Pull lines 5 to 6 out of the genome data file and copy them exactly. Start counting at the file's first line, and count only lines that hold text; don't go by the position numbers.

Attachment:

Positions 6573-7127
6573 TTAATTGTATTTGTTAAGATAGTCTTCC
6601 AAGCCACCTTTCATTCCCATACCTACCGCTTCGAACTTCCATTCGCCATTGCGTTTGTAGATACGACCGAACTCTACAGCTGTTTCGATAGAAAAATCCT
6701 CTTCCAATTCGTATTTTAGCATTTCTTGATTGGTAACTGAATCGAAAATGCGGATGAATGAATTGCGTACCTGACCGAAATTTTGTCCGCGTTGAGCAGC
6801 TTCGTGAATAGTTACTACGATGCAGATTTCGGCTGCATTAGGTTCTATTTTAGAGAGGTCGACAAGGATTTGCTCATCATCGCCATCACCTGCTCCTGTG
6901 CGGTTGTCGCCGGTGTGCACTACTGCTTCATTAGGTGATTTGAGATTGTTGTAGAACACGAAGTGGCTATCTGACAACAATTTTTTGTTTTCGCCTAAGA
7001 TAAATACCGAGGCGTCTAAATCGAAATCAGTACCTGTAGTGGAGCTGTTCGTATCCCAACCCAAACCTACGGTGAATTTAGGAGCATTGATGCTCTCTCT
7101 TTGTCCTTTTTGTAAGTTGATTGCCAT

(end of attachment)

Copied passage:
6801 TTCGTGAATAGTTACTACGATGCAGATTTCGGCTGCATTAGGTTCTATTTTAGAGAGGTCGACAAGGATTTGCTCATCATCGCCATCACCTGCTCCTGTG
6901 CGGTTGTCGCCGGTGTGCACTACTGCTTCATTAGGTGATTTGAGATTGTTGTAGAACACGAAGTGGCTATCTGACAACAATTTTTTGTTTTCGCCTAAGA